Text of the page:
Atletico Madrid were held to a 0-0 draw on their visit to Real Valladolid in La Liga. Diego Simeone’s side missed out on overtaking Barcelona in second but were cancelled out by Valladolid. This tactical analysis will find out why the two sides couldn’t make a breakthrough.
Valladolid lined-up in a 4-4-2 formation, with Olivas and Salisu commanding the middle. Ahead of them sat Michel and Joaquin, with Suarez and Plano on either side. Guardiola led the line alongside Sandro.
Atletico Madrid matched their opponents’ formation, with Gimenez and Savic partnering in central defence. Lodi and Trippier started as full-backs, behind Koke and Felix on the wings. Thomas Partey sat in the midfield with Saul, with former Chelsea duo Morata and Costa pairing up-top.
Atletico Madrid looked to deploy tactics that would isolate Valladolid’s most dangerous players and frustrate the home side out of possession. As we can see below, Madrid have set up a compact shape, with the space between their central midfielders and centre-backs boxed off from the ball’s deeper position in the middle.
This block contains Valladolid’s strikers and creative midfielder and encourages the ball to be punted wide. This block will also follow the ball in whatever position it is put into, and is prepared to commit a minimum of two bodies to pressure the ball.
In this example, Atletico’s two strikers are responsible to cover the centre-halves. Once the ball is played out to the full-back, the block moves toward the far-side, which means that one member of the block can pressurise the ball alongside Madrid’s striker on the right. Using this block Madrid look to force Valladolid out of possession, whether it be through long balls or a wide press, as Valladolid struggled to break this block.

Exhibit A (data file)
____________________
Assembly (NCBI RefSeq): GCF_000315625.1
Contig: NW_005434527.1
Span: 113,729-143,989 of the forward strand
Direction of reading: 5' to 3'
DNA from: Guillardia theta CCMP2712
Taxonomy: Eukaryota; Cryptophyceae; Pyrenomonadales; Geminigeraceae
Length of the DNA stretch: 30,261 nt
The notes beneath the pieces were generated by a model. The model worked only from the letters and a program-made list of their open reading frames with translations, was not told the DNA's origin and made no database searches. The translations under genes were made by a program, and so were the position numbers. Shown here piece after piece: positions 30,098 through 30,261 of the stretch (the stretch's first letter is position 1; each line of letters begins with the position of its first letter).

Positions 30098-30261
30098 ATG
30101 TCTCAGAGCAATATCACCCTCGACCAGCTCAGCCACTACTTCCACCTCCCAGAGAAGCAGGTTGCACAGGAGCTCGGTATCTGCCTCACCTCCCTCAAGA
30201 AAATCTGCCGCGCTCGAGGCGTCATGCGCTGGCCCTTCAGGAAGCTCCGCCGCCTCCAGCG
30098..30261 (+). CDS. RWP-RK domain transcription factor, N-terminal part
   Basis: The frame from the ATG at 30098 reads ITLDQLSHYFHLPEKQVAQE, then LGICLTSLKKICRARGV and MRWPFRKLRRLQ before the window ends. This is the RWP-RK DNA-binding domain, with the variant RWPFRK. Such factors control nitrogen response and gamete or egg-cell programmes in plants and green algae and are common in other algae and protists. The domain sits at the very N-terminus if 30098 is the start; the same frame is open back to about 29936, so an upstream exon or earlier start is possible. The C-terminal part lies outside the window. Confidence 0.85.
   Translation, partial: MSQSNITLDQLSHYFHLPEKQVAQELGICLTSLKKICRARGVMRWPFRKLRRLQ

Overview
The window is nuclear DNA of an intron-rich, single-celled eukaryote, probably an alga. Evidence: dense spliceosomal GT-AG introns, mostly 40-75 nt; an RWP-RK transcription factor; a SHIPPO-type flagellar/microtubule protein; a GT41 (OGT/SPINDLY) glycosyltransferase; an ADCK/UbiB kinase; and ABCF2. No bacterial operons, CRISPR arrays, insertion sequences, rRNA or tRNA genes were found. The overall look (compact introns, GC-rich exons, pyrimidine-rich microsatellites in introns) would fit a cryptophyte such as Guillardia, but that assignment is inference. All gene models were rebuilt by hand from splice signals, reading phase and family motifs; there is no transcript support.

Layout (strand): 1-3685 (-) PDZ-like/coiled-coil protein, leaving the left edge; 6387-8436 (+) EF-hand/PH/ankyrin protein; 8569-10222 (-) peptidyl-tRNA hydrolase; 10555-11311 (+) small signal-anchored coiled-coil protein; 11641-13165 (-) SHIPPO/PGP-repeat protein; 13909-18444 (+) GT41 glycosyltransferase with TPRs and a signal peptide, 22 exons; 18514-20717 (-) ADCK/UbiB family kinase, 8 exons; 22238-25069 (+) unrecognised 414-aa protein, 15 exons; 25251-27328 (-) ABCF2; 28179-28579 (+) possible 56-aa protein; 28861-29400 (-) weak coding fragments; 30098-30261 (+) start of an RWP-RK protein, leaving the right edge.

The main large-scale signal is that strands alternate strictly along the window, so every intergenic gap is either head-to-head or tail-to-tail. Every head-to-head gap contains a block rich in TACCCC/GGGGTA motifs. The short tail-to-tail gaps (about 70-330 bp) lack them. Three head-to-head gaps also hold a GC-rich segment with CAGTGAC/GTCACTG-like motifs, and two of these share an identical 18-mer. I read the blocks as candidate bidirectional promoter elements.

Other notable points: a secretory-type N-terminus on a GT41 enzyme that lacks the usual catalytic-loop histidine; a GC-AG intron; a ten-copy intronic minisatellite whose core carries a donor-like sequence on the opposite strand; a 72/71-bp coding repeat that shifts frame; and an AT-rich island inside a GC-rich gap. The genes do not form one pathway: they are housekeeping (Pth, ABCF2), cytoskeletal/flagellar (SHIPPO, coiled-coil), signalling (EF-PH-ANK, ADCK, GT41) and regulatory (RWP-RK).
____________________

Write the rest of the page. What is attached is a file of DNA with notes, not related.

In this example, Valladolid are deeper in enemy territory and have dragged Madrid’s left-back into the block and forced Felix into a very deep position. The same three players are trapped in this block while three players are ahead of the ball. Madrid leave themselves well covered in the middle but leave Valladolid’s left-back completely open, with a spare man available for cover, but the block can be stretched across the width of the pitch.
Another example of Madrid’s isolation tactics is shown below. Madrid apply pressure high up the field as Valladolid look to play out from the back. Madrid commit two players to directly pressurise the ball, while any player who could be available for a forward pass is man-marked, one of which is even doubly marked.
This tactic is used to force mistakes and long balls into Madrid’s defensive block, which is set up out of shot. On this occasion, Valladolid are forced into backward passes, bringing Madrid’s block further up the pitch, as Madrid look to suffocate the ball out of play or possession, taking the attitude of ‘if we can’t play, nor can you’.
No Thomas, No Partey
The home side looked to set-up a defensive block of their own. As we can see below, Thomas Partey is pinpointed as a crucial link between the defence and the attack. Therefore, Valladolid’s strikers opt not to pressure the ball, but to isolate Partey from Madrid’s build-up play. Valladolid then cover Madrid’s most dangerous players and ensure that they are covered by at least one man-marker.